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Higher Education Thought Leadership

Student-run Peachtree Minority Venture Fund makes first investments

Goizueta Business School students (L-R) Alexia Brown, Jack Semrau, Dylan Cowley, Miguel Vergara and Humza Mirza confer as part of the student-run Peachtree Minority Venture Fund.

By Michelle Hiskey

Peachtree Minority Venture Fund

After a semester of research and analysis, the 24 students in Goizueta Business School’s Venture Capital and Minority Entrepreneurship class announced the first three investments for the Peachtree Minority Venture Fund (PMVF). This student-run venture fund is the first of its kind to make equity investments for U.S.-based and underrepresented Black, Latinx and 

An integral part of The Roberto C. Goizueta Center for Entrepreneurship & Innovation, the $1 million fund recently announced its first round of capital opportunities.

Funding unique ventures

An award of $25,000 was granted to CommunityX, a mobile-first social app that unites like-minded change-makers around shared causes. The app leverages traditional social media algorithmic thinking to be able to connect people and calls to action, such as petitions, events, donations and more. CommunityX also has received funding from TechStars

Chloe Cheyenne, founder and CEO of CommunityX

“When our team found out that we were going to be a part of the Peachtree Minority Venture Fund portfolio, we were very excited for all the obvious reasons,” says founder and CEO Chloë Cheyenne, who describes herself as a multiracial young woman with Chicago, Illinois, roots. “Hearing firsthand from all of the Goizueta staff, students and founders about how much thought and intention went into building this fund, we are totally humbled to be a part of this community.”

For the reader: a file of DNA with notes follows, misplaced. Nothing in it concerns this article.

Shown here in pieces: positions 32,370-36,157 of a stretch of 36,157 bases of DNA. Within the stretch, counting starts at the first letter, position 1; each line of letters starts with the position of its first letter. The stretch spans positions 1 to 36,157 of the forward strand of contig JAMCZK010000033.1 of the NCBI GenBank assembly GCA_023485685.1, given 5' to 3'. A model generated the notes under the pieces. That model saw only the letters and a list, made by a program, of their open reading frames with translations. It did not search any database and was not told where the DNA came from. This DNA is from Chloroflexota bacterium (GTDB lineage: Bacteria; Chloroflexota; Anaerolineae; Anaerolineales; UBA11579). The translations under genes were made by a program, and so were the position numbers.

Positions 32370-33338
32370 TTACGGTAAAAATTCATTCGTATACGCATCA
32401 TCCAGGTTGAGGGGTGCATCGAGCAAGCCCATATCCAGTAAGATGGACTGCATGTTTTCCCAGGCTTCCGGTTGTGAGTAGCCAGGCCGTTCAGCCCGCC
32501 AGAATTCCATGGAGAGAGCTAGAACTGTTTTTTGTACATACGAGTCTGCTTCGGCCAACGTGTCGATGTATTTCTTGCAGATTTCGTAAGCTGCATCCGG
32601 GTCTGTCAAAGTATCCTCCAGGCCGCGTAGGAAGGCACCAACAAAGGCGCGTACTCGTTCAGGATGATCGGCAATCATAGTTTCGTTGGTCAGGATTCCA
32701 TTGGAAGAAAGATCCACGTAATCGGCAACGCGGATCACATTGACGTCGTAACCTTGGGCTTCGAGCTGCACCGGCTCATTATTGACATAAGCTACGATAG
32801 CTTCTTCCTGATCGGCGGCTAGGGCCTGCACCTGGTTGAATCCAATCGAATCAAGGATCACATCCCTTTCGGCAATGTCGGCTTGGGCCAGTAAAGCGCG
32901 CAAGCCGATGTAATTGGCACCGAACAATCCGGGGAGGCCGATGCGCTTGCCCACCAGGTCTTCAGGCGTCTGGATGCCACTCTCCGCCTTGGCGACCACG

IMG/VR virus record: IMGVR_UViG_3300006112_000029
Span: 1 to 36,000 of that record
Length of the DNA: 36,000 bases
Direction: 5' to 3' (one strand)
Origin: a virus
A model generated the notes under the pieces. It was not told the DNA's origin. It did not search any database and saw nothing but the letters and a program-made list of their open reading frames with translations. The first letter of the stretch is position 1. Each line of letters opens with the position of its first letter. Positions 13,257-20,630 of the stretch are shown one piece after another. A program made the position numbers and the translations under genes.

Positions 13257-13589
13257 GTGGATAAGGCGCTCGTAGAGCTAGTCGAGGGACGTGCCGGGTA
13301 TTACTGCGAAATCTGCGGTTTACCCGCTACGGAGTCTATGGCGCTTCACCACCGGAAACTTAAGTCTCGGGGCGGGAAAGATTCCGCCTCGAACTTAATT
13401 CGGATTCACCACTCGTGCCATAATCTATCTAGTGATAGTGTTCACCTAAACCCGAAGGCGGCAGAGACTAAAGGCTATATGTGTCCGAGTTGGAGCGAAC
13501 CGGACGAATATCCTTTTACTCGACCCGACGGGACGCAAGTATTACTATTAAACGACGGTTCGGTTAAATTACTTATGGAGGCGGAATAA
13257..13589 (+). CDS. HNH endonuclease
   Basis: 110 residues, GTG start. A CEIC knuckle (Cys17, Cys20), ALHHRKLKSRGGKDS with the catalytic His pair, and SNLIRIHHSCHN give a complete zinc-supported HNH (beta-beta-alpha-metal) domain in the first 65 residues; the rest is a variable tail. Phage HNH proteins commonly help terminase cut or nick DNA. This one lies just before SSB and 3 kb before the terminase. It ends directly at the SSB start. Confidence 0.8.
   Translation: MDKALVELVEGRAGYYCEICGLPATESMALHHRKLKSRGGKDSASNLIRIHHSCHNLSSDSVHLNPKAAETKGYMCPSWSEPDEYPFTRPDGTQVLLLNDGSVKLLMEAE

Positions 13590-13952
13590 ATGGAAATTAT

Ecotone Renewables of Pittsburgh, Pennsylvania, earned a $15,000 award and is the maker of Soil Sauce, a liquid plant fertilizer organically produced from food waste. By making sustainable food and agriculture systems more accessible and prevalent outside the industrial scale, Ecotone is dedicated to building the tools necessary to empower communities to redevelop and grow through sustainable food practices.

Elliott Bennett, CFO of Ecotone Renewables

“We produce renewable energy through the extraction of biomass, as well as an organic, sustainable fertilizer,” said Ecotone Renewables CFO Elliott Bennett. “That fertilizer is our main focus as we look to empower communities. This is part of a sustainable form of agriculture because it allows new plants to grow. And really, it gives people the ability to be sustainable in the way that they plant, whether it’s on a farm or the garden.”

An award of $15,000 also went to Atlanta-based FundStory, which helps finance teams access and manage nondilutive capital. This type of capital does not require a business owner to give up equity or ownership and is often essential to launching a startup. FundStory offers all-in-one workflow management software to help finance teams evaluate risk, automate funding options and manage financing into maturity.

“I’m really appreciative for the opportunity and the commitment, and we’re excited,” FundStory CEO and co-founder Bobby Gilbert says. “We like to think of it as the operating system for not a lot of capital. Entrepreneurs don’t wake up and decide they’re going to go into debt. Prior to funding through us, they have to map out a plan, choose the right partner and manage financing into maturity. We set out to build a FundStory with a thesis of helping founders for each stage of their journey.”